This is a Chapter of the Study “How does the media on both sides of the Mediterranean report on migration?” carried out and prepared by the Ethical Journalism Network and commissioned in the framework of EUROMED Migration IV – a project, financed by the European Union and implemented by ICMPD. © European Union, 2017.


How the Shock of the New Became a Polarising, Fearful and Toxic Story

Balázs Weyer

The current migration crisis is a new experience for the Hungarian public and the media. Before the summer of 2015, the Hungarian media neglected the issue; migration did not figure in people’s minds and it rarely took prominence on the news agenda. I became aware of this when attending a workshop on migration and the media in Paris some years ago, organised by the Ethical Journalism Network, the Global Editors Network and the International Organisation of Migration. I was left wondering how much of the discussion is relevant to Hungary.

I had the feeling that although we have never faced migration, the issues brought up at that meeting which were of concern to colleagues from countries used to dealing with migration, figured also in the way Hungarian media has reported on its own minority Roma community – everyday ethnic discrimination, unconscious mixing of poverty issues with matters of race, political partisanship, and a profound lack of a common language to address issues of “the other”, as well as an absence of reliable and widely accepted facts and narratives.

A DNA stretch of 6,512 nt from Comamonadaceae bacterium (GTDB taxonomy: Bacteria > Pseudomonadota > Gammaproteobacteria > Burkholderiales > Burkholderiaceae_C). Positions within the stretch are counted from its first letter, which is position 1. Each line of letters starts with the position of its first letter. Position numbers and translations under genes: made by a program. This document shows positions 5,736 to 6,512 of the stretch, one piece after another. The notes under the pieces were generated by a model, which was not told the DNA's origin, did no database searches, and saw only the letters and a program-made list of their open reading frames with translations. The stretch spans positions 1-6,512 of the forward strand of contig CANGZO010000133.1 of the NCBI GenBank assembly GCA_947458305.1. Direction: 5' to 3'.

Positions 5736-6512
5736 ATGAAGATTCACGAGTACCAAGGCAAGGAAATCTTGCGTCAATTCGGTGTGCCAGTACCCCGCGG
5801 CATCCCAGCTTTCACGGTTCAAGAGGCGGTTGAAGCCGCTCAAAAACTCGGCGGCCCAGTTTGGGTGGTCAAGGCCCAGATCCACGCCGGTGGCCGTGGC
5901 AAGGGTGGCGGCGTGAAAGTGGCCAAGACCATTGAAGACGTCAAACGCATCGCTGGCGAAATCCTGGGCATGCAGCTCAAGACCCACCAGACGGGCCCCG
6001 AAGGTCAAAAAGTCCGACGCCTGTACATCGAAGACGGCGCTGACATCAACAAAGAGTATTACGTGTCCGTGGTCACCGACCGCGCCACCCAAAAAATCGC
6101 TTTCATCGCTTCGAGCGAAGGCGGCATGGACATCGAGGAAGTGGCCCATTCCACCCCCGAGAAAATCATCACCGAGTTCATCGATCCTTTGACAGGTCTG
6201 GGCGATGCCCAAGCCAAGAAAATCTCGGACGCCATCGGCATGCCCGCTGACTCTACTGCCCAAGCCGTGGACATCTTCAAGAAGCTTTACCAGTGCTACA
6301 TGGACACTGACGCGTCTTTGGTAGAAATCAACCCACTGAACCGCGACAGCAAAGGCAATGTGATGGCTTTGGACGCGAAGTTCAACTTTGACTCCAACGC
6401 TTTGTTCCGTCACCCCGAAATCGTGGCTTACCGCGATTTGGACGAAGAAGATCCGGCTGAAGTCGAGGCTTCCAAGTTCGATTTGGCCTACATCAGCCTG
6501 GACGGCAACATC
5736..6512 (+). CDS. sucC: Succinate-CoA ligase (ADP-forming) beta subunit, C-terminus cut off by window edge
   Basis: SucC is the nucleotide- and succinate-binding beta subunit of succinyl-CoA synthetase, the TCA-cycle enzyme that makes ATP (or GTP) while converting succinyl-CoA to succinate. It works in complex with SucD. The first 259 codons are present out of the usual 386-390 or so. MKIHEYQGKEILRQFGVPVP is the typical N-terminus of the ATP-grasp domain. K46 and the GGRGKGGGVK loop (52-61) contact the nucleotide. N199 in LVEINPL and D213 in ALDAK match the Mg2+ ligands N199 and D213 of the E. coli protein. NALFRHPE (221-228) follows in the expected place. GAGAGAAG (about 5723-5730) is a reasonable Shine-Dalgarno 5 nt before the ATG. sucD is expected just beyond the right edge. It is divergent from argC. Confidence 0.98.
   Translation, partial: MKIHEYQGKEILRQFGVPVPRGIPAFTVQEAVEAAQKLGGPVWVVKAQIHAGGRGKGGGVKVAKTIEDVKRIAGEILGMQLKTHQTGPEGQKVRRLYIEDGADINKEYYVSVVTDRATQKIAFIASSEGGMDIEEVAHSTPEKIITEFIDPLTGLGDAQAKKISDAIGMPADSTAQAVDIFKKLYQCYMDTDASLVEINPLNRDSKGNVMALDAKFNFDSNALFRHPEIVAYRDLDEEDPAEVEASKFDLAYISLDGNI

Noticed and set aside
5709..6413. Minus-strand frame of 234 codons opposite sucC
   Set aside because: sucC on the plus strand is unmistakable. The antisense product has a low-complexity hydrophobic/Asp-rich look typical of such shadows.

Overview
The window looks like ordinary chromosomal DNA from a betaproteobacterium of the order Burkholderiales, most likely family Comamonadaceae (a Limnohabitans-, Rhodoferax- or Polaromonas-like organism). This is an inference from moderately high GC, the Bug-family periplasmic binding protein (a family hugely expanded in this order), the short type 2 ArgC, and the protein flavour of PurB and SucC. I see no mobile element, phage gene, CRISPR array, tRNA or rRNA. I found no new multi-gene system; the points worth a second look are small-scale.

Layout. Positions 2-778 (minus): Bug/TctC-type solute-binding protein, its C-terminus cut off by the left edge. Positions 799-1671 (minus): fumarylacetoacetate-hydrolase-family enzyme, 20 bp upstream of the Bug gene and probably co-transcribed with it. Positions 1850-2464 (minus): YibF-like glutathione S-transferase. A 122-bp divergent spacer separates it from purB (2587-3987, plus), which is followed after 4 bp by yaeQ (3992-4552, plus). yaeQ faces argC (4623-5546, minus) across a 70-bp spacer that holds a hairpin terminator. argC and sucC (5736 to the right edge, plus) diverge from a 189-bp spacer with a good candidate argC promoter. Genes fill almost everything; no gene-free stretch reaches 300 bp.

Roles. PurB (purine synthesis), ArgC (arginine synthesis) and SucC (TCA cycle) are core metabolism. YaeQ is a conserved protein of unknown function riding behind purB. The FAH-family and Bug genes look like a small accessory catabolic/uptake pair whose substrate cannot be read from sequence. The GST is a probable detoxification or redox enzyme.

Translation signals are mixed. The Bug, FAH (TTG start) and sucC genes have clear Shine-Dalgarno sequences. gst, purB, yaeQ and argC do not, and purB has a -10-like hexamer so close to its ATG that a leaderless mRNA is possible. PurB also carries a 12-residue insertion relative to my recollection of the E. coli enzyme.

Thus, on the one hand the Hungarian media was inexperienced when it came to reporting migration, but on the other hand it had rich experience of the editorial challenges. Soon after this workshop the Editor’s Forum Hungary and the Center of Independent Journalism organised one of their regular conferences on migration, preparing special ethical guidelines for reporting. At the time, not many were interested.

When migration became the hottest topic on the news agenda just a few years later, Hungarian reporters and media were largely unprepared and it was too late for reporters to refer to any guidelines or conference papers. To judge the nature and quality of the Hungarian media’s efforts to report on migration is difficult as the circumstances were extreme: hundreds of thousands of people came rushing through the country in a month; there was a mix of extremes — signs of panic and at the same time empathy within society; and deepening partisanship fuelled by government rhetoric and propaganda.

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How do media on both side of the mediterranean report on migration?

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